02/06 Theater as a Site of Public History: Dillon Chitto in conversation with Laurie Arnold


ARC SPRING 2023 ARTIST-IN-RESIDENCE

Theater as a Site of Public History:

Lecture with Playwright Dillon Chitto

in conversation with Laurie Arnold

Monday, February 06, 2023

1:00 – 2:15pm PST

ARC: Hearst Field Annex D23

Please note: This event is in-person and is free & open to the public. Masks are strongly recommended. Speakers will be unmasked and socially distanced from the audience. The lecture will be held inside the play set at ARC.

Presented by the Arts Research Center with co-sponsorship from the Departments of English, Ethnic Studies, History, and Theater, Dance, & Performance Studies, the Center for Race & Gender, Native American Student Development, and AlterTheater Ensemble.

Award winning playwright Dillon Chitto will be ARC’s visiting Artist-in-Residence for spring 2023. His February 6 – 9 visit to Berkeley coincides with the world premiere of his first play. Pueblo Revolt explores the Pueblo Uprising through the eyes of a gay Pueblo teen, Feem, and his older brother, Ba’homa. Hilarious and poignant, the play weaves together history and Indigifuturism to examine queerness, family, religion, and survival. Dillon Chitto is a Mississippi Choctaw and Pueblo playwright originally from Santa Fe, NM, currently living in Chicago, IL. He is the Literary Manager for BoHo Theatre and has worked creatively with Native Voices at the Autry, the Yale Indigenous Performing Arts Program, as well as Global Voices Theatre. Dillon was awarded Sundance Institute’s Uprise Grant in 2022, and Theatre Bay Area’s Rella Lossy award for best new script. Pueblo Revolt is produced by AlterTheater, and will be staged inside the Arts Research Center February 2 -12. More info here.

On Monday, February 6th at 1pm, Chitto will be joined by Laurie Arnold (Gonzaga University) for a lecture, Theater as a Site of Public History. The lecture will be held inside the play set at the Arts Research Center. Laurie Arnold is an enrolled citizen of the Sinixt Band of the Colville Confederated Tribes. She is Associate Professor of History, Director of Native American Studies, and the Robert K. and Ann J. Powers Chair of the Humanities at Gonzaga University. In 2019-20 she held the Frederick W. Beinecke Senior Research Fellowship at Yale University and an American Council of Learned Societies Fellowship. Her current research considers how contemporary Native American playwrights are using theatre to tell Native narratives of the past and present.

Following the lecture, Chitto will spend the afternoon engaging with students at the Native Community Center, hosted by the Native American Student Development Program. On Tuesday, Chitto will visit classes in the Theater, Dance, & Performance Studies Dept. In addition, ARC is providing free student tickets to the play to several classes in the TDPS, English, Ethnic Studies, and History Departments.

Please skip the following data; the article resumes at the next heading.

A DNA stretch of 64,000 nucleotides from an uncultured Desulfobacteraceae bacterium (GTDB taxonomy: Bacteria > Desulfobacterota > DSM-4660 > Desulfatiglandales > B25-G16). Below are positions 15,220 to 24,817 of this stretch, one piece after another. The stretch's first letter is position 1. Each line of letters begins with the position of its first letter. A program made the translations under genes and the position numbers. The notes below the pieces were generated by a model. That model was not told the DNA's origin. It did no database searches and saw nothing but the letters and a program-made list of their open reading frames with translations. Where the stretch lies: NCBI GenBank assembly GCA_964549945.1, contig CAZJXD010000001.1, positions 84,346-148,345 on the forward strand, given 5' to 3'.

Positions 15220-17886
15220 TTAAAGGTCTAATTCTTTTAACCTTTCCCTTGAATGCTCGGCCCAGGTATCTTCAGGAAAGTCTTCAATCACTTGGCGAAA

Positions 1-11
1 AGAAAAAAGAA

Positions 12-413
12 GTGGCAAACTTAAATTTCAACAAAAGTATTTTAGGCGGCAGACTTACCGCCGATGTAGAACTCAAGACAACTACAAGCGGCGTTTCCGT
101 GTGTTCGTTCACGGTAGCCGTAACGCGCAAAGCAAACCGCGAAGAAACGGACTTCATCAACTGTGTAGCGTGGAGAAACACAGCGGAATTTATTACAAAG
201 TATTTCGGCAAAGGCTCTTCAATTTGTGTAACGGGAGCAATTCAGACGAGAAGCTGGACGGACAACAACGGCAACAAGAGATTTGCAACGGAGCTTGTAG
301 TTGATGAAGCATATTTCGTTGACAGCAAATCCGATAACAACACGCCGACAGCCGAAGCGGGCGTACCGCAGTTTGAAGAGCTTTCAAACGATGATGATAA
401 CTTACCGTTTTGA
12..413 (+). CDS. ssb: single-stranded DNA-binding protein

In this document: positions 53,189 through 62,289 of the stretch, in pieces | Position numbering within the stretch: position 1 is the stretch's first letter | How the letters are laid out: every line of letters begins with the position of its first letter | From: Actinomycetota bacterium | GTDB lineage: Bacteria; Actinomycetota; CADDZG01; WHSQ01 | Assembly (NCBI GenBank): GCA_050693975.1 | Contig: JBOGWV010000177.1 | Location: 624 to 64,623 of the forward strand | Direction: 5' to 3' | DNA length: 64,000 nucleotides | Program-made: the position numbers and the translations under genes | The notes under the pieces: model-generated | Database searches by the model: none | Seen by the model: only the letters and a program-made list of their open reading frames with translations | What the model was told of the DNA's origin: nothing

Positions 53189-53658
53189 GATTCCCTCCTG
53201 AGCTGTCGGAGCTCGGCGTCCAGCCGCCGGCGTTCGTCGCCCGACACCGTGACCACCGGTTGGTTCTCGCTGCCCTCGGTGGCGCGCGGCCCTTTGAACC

BIOS

Dillon Chitto is Native American from the Mississippi Band of Choctaw Indians, and the Pueblos of Laguna and Isleta. Very much a product of his environment he grew up in Santa Fe, New Mexico, where he learned the importance of art, culture, and traditions from his family and members of his community. In his playwriting, he connects these ideas using storytelling techniques learned throughout his life. Dillon is presently in Chicago, Illinois and is currently a company member of BoHo Theatre where he is the Literary Manager. His first play Bingo Hall, developed by Native Voices at The Autry and presented during their 2017 Festival of New Plays, was given a world premiere at Native Voices in March 2018 in Los Angeles. He was selected as Yale Indigenous Performing Arts Program’s 2017 winning playwright. Bingo Hall had a reading presented by the Global Voices theatre project as part of 2019 Origins Festival of First Nations at the British Library in London. He was also featured in the 2019 Adaptation Festival at Theater Above the Law in Chicago, Illinois. Dillon was also awarded Sundance Institute’s Uprise Grant in 2022, and Theatre Bay Area’s Rella Lossy award for best new script. 

Laurie Arnold is an enrolled citizen of the Sinixt Band of the Colville Confederated Tribes. She is Associate Professor of History, Director of Native American Studies, and the Robert K. and Ann J. Powers Chair of the Humanities at Gonzaga University. In 2019-20 she held the Frederick W. Beinecke Senior Research Fellowship at Yale University and an American Council of Learned Societies Fellowship. Her first book, Bartering with the Bones of Their Dead: The Colville Confederated Tribes and Termination, was published by the University of Washington Press. Her scholarship includes Colville author Mourning Dove, the Indigenous Columbia Plateau, Indian gaming, and her current research considers how contemporary Native American playwrights are using theatre to tell Native narratives of the past and present.

Her publications have appeared in Time Magazine and in scholarly journals including Montana: The Magazine of Western History, the Western Historical Quarterly, and The Public Historian. She is a publicly engaged scholar and has collaborated on projects with the Northwest Museum of Arts and Culture, the High Desert Museum, the History Colorado Center, and the National Council on Public History. She holds a PhD in History from Arizona State University and a Bachelor’s degree in History from Oregon State University.